Q. Did he in any way act incoherent?

A. No, sir.

Q. Did he stagger when he walked at all?

A. No sir.”

In State v. Clark, 102 Ariz. 550, 434 P.2d 636 (1967) the Arizona Supreme Court said:

“The general rule with respect to confessions made by a person under the influence of intoxicants can be summarized as follows: proof that the accused was intoxicated at the time he confessed his guilt will not, without more, prevent the admissibility of his confession. See e.g., Commonwealth v. Chapman, 345 Mass. 251, 186 N.E.2d 818 (1962); People v. Dorman, 28 Cal.2d 846, 172 P.2d 686 (1946); 69 A.L.R.2d 361. However, if

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it is shown that the accused was intoxicated to such extent that he was unable to understand the meaning of his statements, then the confession is inadmissible. Roper v. People, 116 Colo. 493, 179 P.2d 232 (1947).” 102 Ariz. at 553, 434 P.2d at 639.

Substantial evidence supports the trial court’s conclusion that the defendant’s statement was voluntarily made. We will not disturb that conclusion. State v. Hannon, 104 Ariz. 273, 451 P.2d 602 (1969); State v. Denton, 101 Ariz. 455, 420 P.2d 930 (1966); State v. Sanders, 101 Ariz. 410, 420 P.2d 281 (1966); State v. Rubio, 95 Ariz. 1, 385 P.2d 1017 (1963).

It is contended that the evidence does not connect the defendant with Exhibit 2, the pistol found at the scene and offered to show the corpus delicti. We conclude that Officer Jones’ testimony that he saw “* * * what appeared to be a pistol in his hand;” the defendant’s explanation that he threw the pistol; and its subsequent discovery at the scene in a mound of freshly disturbed dirt is supportive of defendant’s possession. We reject defendant’s contention as wholly unfounded.

A photocopy of a judgment was admitted showing that “Donald Mack Smith” was convicted of the offenses of burglary and grand theft in Maricopa County on July 9, 1963. The exhibit contained a set of fingerprints, dated “6-9-63” and a photograph. Also attached to the exhibit is a photocopy of a judgment of conviction of robbery of “Donald Mack Smith” dated March 10, 1958. The state had previously dismissed the allegation of a prior conviction of robbery on May 10, 1958. Certification of the exhibit by the Secretary of Arizona State Prison is condemned by the appellant. It is charged that the certification is deficient since it comes from the secretary who “* * * is not charged with keeping any documents, but only is charged with the maintenance of a register showing certain information. A.R.S. § 31-222 [sic A.R.S. § 31-221]” The information required in the register certainly covers that included in the exhibits complained of and the exhibits were properly admitted, as we recently pointed out in State v. Jackson, 10 Ariz. App. 139, 457 P.2d 301 (1969). See also State v. Stone, 104 Ariz. 339, 452 P.2d 513 (1969).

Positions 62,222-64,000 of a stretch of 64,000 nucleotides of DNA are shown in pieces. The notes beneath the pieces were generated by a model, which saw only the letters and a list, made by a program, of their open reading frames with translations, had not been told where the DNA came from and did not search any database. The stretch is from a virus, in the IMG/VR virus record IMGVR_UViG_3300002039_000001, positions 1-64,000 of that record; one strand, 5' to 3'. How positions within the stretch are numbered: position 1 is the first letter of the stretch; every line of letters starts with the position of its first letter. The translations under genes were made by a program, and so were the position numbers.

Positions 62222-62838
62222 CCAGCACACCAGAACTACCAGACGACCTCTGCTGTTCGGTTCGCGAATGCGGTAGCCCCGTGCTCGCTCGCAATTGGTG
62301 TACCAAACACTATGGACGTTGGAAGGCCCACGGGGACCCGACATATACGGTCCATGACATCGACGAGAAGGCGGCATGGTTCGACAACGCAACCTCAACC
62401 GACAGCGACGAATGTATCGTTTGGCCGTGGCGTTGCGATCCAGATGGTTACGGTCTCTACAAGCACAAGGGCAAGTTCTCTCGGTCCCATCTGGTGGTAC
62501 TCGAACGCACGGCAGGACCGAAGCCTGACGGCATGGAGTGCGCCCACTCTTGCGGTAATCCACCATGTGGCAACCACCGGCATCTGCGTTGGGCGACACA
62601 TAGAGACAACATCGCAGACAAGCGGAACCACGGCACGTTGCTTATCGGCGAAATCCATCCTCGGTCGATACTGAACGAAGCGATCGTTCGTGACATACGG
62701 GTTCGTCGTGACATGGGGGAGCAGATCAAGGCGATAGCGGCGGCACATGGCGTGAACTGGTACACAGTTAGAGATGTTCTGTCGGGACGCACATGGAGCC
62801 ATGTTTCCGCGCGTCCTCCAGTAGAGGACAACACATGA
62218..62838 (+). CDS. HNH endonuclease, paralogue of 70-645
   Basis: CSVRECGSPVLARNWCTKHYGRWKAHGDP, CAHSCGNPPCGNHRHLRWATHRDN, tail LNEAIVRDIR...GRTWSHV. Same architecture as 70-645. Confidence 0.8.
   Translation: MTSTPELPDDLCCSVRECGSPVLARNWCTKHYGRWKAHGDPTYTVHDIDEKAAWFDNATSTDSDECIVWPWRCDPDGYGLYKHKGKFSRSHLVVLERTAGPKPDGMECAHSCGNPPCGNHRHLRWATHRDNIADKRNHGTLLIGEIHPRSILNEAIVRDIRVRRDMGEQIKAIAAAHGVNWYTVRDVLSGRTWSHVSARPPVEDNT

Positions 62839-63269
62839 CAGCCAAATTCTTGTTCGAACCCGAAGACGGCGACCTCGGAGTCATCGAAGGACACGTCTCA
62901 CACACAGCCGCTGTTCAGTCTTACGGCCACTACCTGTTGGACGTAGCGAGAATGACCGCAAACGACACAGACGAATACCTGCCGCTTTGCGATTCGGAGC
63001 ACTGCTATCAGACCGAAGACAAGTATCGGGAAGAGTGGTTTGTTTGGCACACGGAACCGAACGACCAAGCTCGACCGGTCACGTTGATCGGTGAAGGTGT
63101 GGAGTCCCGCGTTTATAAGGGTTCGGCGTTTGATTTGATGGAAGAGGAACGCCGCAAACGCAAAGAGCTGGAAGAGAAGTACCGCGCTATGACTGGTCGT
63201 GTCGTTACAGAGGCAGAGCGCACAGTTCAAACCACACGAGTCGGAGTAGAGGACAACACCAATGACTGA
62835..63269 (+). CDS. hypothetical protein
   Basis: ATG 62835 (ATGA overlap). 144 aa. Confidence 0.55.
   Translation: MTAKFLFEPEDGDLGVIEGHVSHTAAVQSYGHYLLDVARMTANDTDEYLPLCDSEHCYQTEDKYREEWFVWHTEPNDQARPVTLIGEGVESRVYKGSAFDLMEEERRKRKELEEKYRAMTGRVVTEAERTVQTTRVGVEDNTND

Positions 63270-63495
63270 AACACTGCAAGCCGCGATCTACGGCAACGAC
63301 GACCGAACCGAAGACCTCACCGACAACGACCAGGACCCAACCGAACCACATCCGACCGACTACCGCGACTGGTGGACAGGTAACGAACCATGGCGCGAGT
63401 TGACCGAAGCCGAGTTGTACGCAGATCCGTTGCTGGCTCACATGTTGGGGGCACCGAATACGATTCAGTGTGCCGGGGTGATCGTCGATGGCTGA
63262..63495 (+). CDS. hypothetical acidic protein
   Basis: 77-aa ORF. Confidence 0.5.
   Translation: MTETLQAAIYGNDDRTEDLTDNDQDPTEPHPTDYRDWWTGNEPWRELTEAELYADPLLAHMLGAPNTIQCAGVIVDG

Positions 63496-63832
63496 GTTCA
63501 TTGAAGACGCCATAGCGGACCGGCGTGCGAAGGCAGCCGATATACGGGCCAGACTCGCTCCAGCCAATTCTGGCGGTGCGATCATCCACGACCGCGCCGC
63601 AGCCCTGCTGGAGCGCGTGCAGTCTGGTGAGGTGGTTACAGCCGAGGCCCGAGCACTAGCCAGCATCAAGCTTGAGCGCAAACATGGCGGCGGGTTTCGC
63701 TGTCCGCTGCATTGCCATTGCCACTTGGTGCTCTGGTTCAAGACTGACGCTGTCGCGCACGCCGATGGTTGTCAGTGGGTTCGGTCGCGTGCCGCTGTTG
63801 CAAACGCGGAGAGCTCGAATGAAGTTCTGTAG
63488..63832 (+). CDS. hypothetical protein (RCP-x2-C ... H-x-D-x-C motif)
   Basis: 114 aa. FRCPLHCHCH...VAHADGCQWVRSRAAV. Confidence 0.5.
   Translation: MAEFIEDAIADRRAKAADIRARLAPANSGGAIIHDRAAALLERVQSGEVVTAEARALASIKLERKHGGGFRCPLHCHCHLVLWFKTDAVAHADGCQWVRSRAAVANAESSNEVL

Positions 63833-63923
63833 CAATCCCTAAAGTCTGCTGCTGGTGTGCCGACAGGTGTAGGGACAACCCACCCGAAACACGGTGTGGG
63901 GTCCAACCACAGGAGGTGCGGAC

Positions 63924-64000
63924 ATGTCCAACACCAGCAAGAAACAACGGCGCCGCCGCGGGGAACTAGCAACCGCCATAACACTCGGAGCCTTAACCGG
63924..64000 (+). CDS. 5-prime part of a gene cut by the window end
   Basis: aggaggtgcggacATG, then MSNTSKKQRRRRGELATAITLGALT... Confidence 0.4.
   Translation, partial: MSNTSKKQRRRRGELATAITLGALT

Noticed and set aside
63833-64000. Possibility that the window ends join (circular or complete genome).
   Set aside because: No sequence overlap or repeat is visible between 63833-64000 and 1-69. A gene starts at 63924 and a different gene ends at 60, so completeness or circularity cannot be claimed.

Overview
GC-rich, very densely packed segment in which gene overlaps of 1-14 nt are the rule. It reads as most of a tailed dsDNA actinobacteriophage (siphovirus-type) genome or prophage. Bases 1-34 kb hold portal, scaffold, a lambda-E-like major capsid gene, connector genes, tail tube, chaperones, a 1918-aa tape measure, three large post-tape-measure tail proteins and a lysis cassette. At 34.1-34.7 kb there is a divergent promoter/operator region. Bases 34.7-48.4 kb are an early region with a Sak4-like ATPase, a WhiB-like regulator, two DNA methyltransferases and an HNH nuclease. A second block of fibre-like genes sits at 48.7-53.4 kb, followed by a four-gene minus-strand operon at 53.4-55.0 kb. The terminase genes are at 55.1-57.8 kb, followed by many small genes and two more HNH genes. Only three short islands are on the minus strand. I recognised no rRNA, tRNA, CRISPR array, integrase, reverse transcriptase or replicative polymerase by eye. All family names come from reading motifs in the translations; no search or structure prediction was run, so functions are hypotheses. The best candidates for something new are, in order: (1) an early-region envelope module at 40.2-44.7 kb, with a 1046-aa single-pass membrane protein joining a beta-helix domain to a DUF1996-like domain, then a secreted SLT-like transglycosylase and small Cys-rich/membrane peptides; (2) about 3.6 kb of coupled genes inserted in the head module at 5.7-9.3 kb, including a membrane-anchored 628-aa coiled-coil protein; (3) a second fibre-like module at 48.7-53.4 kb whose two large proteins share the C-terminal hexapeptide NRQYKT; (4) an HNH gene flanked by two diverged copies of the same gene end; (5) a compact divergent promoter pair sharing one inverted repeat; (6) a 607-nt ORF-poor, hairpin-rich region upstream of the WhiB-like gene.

We find merit in the final question presented. The defendant complains that an enhanced sentence was imposed in reliance on the showing that the defendant was the person named in the burglary conviction, used as the basis to create the offense charged against him. A.R.S. § 13-919 contemplates proof of prior conviction of a crime of violence and the possession of a pistol. We find the following language used by the Kansas Supreme Court particularly appropriate:

“The possession and control of the pistol by defendant * * * was a felony only because of his previous conviction of felonious assault. It is quite true that defendant now stands convicted of two felonies — but only because his previous conviction — coupled with his subsequent possession and control of the pistol — combined to create the second. Furthermore — if the habitual criminal statute were to apply to the facts of this case the practical effect would be to nullify the penalty provision of the special statute in question — which is imprisonment for not to exceed five years. In fixing such penalty the statute itself takes into account the fact of the previous conviction.” State v. Ware, 201 Kan. 563, 442 P.2d 9, 11 (1968) [Emphasis in original]

Likewise, we conclude that our statute takes into account the fact of the previous conviction and we must therefore remand this cause for resentencing. The judgment is otherwise affirmed.

HOWARD, C.J., and KRUCKER, J., concur.

NOTE: This cause was decided by the Judges of Division Two as authorized by A.R.S. § 12-120 subsec. E.